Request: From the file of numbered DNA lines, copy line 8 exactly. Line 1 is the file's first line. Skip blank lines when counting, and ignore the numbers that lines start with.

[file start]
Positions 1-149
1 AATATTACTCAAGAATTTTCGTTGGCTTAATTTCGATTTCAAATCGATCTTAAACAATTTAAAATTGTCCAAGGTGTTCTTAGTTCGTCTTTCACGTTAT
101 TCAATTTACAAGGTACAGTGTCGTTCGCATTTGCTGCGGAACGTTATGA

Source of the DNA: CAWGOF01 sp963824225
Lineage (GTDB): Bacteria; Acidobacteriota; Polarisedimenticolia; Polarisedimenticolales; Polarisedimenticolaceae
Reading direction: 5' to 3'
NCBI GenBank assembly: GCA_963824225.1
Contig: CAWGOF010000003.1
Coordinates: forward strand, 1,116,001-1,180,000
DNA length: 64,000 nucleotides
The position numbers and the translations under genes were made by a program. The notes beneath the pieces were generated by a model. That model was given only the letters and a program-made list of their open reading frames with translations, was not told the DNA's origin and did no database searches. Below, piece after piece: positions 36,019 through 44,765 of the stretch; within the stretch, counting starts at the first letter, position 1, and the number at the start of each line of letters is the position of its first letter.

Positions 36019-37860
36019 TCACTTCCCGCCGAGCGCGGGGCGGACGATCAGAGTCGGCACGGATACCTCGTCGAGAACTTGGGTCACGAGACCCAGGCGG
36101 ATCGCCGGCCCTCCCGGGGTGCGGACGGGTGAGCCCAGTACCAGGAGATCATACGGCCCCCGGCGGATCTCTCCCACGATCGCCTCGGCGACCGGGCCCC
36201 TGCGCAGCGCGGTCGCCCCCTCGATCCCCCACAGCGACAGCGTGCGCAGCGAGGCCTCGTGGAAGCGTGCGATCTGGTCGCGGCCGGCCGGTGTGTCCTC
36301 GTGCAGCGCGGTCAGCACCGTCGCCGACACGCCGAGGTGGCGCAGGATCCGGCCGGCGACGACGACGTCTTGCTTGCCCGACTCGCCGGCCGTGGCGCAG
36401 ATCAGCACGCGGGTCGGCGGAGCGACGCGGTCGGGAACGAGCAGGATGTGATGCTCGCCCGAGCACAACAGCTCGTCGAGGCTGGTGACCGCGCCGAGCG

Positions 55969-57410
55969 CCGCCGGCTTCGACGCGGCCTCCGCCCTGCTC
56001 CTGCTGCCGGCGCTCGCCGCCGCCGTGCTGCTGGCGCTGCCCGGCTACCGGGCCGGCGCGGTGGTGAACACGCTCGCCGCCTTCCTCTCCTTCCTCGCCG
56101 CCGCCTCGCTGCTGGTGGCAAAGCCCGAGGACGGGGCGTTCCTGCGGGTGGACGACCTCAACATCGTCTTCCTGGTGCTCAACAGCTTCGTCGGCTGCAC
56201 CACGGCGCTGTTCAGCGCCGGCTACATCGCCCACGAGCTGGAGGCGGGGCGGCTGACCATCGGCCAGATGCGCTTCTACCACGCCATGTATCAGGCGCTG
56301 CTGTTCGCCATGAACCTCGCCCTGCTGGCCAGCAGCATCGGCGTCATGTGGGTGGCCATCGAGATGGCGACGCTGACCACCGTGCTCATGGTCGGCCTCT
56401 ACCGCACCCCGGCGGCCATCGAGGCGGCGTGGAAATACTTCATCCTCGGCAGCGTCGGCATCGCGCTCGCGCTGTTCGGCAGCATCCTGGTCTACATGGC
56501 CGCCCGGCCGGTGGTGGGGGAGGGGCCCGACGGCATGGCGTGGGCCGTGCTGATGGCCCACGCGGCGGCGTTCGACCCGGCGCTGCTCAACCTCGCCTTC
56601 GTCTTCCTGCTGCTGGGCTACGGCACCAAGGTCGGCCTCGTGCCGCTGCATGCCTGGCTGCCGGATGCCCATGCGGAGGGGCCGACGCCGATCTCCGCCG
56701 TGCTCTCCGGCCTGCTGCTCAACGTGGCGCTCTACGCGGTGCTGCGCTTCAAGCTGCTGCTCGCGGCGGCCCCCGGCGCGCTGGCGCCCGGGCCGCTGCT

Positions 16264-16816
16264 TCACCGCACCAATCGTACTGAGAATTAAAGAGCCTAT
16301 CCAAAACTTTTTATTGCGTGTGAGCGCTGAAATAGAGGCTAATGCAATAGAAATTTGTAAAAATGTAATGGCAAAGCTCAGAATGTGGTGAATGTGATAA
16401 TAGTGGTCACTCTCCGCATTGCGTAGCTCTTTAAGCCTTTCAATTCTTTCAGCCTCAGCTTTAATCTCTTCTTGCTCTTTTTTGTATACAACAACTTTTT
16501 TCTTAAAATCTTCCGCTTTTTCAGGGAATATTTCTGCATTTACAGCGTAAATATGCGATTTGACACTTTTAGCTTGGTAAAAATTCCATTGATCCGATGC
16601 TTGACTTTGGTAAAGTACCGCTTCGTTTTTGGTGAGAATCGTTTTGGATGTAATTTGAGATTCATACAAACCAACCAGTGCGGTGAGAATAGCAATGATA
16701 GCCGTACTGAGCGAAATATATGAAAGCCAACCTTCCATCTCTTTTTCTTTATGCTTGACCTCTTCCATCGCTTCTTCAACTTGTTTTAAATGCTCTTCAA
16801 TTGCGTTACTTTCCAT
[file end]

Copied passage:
Contig: CAWGOF010000003.1